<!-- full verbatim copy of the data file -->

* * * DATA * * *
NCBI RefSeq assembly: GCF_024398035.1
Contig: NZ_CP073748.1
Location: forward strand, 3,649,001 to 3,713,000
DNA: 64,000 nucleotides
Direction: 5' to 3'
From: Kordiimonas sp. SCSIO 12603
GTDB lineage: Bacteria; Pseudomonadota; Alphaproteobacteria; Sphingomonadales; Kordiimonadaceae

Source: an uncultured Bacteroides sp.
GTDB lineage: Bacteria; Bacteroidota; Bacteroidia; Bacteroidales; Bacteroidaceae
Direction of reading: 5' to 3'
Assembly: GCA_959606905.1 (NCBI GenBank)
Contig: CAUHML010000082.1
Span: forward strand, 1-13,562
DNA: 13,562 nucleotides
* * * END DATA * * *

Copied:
NCBI RefSeq assembly: GCF_024398035.1
Contig: NZ_CP073748.1
Location: forward strand, 3,649,001 to 3,713,000
DNA: 64,000 nucleotides
Direction: 5' to 3'
From: Kordiimonas sp. SCSIO 12603
GTDB lineage: Bacteria; Pseudomonadota; Alphaproteobacteria; Sphingomonadales; Kordiimonadaceae

Source: an uncultured Bacteroides sp.
GTDB lineage: Bacteria; Bacteroidota; Bacteroidia; Bacteroidales; Bacteroidaceae
Direction of reading: 5' to 3'
Assembly: GCA_959606905.1 (NCBI GenBank)
Contig: CAUHML010000082.1
Span: forward strand, 1-13,562
DNA: 13,562 nucleotides